After Tuesday’s election, stocks turned downward with the Dow Jones industrial average moving to its lowest level in more than four months.
Uncertainties over the potential “fiscal cliff,” a fresh round of worries concerning European countries and less-than-impressive corporate profits in the third quarter continue to weigh on stocks in the near term.
However, investors should not let headlines chase them away from quality stocks. The election proved a reminder of the deeply partisan divide on Capitol Hill and across the country. Friday, President Barack Obama invited business and congressional leaders of both parties to the White House for a talk on avoiding the fiscal cliff.
What the politicos in Washington do next will be critical for the market, as legislators put their stamps on the tax increases and spending cuts that will take effect in the new year unless a deal to avert the increases is reached.
Most importantly, the country could slide into recession next year and unemployment could rise without a compromise. For a safety measure, I still recommend approximately 15-20 percent of equity portfolios in a short-term bond fund.
News of local firms the past few weeks:
• Yahoo Inc. (YHOO; $17.51), the digital media company, has been drawing attention since Marissa Mayer became president and CEO.
Last week Yahoo announced a deal with Wenner Media, an entertainment media company that publishes Rolling Stone, US Weekly and several other national magazines. Though Mayer is focusing on product development, she is not ignoring opportunities to overcome Yahoo’s struggles to compete with Google Inc., Microsoft Corp. and Facebook.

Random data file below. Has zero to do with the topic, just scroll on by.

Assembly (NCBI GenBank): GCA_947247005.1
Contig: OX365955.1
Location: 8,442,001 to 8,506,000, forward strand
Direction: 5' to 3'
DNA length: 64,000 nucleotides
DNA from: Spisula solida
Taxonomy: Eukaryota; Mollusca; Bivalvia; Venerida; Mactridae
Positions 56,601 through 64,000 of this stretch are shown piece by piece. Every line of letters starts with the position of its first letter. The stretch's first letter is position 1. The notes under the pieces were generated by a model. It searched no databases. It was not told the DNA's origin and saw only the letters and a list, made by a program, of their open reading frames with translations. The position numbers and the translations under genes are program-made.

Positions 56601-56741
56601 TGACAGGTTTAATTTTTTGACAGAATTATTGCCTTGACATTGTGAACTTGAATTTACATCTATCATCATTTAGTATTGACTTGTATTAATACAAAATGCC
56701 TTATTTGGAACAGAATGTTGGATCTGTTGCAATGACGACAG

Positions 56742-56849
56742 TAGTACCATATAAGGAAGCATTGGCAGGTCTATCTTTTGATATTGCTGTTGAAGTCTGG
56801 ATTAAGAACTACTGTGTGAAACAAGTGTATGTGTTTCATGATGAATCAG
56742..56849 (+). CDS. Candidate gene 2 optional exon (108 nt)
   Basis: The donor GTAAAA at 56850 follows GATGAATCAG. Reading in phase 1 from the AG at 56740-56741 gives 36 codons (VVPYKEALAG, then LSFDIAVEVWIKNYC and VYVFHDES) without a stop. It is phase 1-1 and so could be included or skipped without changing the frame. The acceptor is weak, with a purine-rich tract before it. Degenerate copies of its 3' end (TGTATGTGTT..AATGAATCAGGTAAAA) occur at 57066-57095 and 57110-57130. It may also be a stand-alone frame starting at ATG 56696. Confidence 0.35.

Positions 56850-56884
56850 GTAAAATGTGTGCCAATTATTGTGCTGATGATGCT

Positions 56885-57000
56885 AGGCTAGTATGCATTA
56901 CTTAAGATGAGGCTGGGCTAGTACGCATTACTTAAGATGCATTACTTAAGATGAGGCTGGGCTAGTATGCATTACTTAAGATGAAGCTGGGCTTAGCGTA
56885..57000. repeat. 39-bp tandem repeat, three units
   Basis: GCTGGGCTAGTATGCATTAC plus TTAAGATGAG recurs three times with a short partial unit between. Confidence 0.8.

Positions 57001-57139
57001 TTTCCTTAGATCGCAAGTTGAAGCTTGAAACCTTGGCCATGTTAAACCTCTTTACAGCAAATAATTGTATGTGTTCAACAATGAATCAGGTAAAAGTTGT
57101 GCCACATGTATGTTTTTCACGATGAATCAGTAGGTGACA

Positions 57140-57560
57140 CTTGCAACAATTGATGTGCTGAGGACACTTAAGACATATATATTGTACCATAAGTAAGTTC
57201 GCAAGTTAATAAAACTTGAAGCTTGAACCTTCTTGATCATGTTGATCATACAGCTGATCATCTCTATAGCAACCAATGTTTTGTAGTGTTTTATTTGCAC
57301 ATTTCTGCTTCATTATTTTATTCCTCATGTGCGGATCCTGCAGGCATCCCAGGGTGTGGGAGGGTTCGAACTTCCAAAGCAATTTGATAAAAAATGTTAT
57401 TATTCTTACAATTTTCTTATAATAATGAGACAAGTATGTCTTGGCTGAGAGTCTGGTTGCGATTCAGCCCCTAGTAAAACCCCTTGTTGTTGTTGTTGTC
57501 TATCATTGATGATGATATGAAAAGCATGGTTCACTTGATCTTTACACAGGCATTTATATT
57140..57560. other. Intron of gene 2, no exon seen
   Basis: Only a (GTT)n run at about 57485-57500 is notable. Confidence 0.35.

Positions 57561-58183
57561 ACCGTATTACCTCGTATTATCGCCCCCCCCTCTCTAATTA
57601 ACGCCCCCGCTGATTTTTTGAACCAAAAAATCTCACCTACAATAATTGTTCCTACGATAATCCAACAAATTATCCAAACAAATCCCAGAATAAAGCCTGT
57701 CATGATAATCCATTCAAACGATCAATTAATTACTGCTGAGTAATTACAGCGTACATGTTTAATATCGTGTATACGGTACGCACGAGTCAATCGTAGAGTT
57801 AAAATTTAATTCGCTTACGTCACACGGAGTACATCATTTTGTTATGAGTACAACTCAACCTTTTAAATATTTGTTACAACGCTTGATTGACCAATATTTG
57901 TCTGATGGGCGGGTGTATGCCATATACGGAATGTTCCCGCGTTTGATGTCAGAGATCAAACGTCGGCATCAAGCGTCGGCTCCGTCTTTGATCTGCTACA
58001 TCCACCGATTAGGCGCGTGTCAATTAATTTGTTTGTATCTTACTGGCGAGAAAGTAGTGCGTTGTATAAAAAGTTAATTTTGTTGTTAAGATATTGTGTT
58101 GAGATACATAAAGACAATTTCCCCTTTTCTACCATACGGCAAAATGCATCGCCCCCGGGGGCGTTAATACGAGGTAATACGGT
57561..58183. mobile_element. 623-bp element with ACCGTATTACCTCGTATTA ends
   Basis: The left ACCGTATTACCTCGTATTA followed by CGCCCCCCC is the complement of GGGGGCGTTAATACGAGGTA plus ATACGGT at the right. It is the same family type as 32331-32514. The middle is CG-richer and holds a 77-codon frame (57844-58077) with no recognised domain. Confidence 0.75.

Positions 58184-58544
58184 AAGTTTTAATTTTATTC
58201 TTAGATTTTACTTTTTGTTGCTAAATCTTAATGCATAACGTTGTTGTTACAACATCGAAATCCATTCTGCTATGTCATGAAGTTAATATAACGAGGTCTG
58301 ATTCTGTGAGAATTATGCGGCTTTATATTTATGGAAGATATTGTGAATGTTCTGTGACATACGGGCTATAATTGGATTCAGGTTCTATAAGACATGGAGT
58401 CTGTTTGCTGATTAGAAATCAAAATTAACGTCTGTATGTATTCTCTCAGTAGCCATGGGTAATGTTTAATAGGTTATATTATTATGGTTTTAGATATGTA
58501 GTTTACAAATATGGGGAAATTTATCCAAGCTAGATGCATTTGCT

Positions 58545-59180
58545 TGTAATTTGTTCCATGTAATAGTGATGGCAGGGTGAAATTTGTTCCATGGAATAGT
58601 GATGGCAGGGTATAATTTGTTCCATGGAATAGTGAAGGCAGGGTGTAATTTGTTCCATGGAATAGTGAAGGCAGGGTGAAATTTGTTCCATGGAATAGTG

Yahoo recently announced better-than-expected third-quarter results with earnings up year to year, exceeding the consensus estimate by 11 cents. Gross profit margin for Yahoo is high, coming in at 78 percent.
Numerous analysts, actively watching Yahoo, continue to suggest a “Hold and Watch” status but are looking for an increase in the share price.
• Microsoft Corp. (MSFT; $28.31) sold 4 million upgrades to Windows 8 since its debut Oct. 26. That puts it ahead of the pace set by Windows 7.
CEO Steve Ballmer said, “The launch of Windows 8 is the beginning of a new era at Microsoft.”
Microsoft announced Nov. 7 that it signed patent licensing agreements with five different companies that include camcorder, digital camera and Android tablet manufacturers.
Two weeks ago Microsoft reported quarterly revenue of $16.01 billion for the quarter that ended Sept 30. Microsoft dividends pay a 3.20 percent yield, and the market value of its stock is $242.4 billion. That puts Microsoft in a position to purchase many companies. Microsoft is a long-term and short-term Buy.